SAN JOSE –- When the Sharks signed Paul Martin last summer, general manager Doug Wilson and coach Pete DeBoer declared right away on a July 1 conference call that they envisioned their new blueliner paired with Brent Burns.
That’s been the case since day one of training camp, and it’s assuredly a huge reason Burns had a breakthrough 75-point campaign, along with a possible Norris Trophy nomination. Martin’s calm, quiet and responsible game has allowed Burns to wreak havoc all over the ice, particularly in the offensive zone.
But the Martin effect can’t be measured simply by Burns’ production, or his own respectable stat-line of 20 points and a plus-3 rating in 78 games. The 35-year-old veteran has helped to fill what was a huge void last season, when the San Jose blue line was devoid of a veteran leader that could act as a conduit between the team and the coaching staff.
DeBoer detailed one example how on Wednesday.
“I remember there was a game earlier in the year and I kind of came down the bench and barked at one of the young defensemen about a mistake,” DeBoer said. “[Martin] came in to see me after the period, basically to say, ‘Hey, how can I help deliver the message to this guy?’
“He has the confidence, he’s been around long enough, and he recognizes what it’s like to be a young guy and the fragility of that. I thought it was a real leadership moment for him to come in and do that.”
Burns agreed that Martin has helped the blue line group as a whole.
“He’s definitely one of the bigger voices I think for the D,” Burns said. “He’s been through a lot. His experience and his composure has been huge for a lot of guys.”
Impressively, Martin has made the NHL playoffs in each of his 12 seasons in the NHL. He played for New Jersey from 2003-10, and Pittsburgh in 2010-15 before inking a four-year, $19.4 million contract with San Jose in the offseason.
The Minneapolis native knew he was joining a team that had missed the postseason in 2014-15, and he also had to be aware of the numerous issues the club experienced throughout those turbulent 12 months after the 2014 playoff collapse.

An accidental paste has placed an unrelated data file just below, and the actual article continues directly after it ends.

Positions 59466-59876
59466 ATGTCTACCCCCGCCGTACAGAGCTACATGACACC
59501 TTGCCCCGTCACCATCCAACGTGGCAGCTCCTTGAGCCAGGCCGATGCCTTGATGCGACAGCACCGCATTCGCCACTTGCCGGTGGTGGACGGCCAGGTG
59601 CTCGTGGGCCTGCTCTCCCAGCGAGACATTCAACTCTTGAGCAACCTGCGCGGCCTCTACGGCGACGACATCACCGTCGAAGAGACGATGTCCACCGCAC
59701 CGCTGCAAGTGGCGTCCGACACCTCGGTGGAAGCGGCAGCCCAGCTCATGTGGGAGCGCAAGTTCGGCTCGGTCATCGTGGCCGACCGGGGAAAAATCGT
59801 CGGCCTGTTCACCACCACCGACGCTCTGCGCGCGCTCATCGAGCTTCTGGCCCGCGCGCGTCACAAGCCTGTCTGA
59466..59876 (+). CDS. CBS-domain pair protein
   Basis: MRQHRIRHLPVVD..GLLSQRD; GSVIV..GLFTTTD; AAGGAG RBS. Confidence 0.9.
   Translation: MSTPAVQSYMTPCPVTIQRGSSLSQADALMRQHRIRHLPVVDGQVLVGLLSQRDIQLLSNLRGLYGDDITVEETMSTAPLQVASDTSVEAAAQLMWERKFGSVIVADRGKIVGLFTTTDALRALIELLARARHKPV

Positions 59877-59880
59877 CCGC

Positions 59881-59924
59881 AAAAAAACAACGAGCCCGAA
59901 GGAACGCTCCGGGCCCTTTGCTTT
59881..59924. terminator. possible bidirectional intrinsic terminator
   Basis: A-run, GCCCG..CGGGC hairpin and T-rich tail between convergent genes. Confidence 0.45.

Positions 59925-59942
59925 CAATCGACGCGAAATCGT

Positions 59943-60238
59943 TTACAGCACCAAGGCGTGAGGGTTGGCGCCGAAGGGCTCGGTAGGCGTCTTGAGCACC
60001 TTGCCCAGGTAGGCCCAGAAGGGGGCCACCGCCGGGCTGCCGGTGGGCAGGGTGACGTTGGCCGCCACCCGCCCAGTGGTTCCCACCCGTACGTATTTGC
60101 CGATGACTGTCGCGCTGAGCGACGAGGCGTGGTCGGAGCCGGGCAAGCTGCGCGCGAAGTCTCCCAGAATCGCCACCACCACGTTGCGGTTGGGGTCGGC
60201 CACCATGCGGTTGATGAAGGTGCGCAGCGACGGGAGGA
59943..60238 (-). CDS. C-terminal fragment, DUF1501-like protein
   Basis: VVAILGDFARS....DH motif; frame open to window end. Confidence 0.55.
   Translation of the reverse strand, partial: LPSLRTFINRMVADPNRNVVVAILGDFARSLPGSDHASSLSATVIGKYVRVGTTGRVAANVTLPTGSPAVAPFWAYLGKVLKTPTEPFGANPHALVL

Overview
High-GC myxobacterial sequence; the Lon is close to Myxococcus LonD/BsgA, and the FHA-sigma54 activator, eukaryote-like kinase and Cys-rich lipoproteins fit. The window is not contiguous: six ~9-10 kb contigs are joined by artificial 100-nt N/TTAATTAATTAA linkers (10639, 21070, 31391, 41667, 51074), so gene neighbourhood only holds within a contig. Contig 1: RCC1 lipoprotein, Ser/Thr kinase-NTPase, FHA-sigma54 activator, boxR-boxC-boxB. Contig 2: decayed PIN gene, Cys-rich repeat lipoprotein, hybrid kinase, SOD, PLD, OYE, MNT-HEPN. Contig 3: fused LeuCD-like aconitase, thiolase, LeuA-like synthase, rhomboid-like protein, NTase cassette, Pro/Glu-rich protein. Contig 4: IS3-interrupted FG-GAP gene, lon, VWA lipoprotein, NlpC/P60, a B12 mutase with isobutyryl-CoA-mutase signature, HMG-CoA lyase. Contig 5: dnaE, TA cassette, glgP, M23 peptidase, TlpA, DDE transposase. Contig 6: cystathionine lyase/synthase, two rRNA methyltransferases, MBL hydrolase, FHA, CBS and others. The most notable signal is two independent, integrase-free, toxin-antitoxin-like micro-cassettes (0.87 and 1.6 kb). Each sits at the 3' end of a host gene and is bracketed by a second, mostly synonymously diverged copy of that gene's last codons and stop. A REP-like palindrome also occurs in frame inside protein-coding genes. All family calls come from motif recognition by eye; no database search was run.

Walking into what was a fractured dressing room as a free agent, though, was an easy transition for him.
“The chemistry in the room is great,” Martin said. “From young to old, guys get along and understand that we all want to win and accept our roles. It’s been a pretty easy year that way.”
That’s a two-way street, according to DeBoer.
“People gravitate towards [Martin] off the ice. You want to be around him,” said the coach.
That makes it easier for Martin to serve as a kind of player-coach. It might not be an everyday occurrence, but Martin is a lot like one of those signs at the airport – if he sees something, he’ll say something.
“I’m obviously not loud, but if there’s something that I think would benefit them, like a teaching point or something that I think will help – everyone has strengths in their games, and some weaknesses that most people already recognize. The last fix of the game that he can improve on, occasionally it will come up within a game.”
That’s a luxury for the coaches.
“He plays like a coach wants a defenseman to play,” DeBoer said. “Composure, making the right play all the time, a quiet competitiveness. He’s a great extension of our staff.”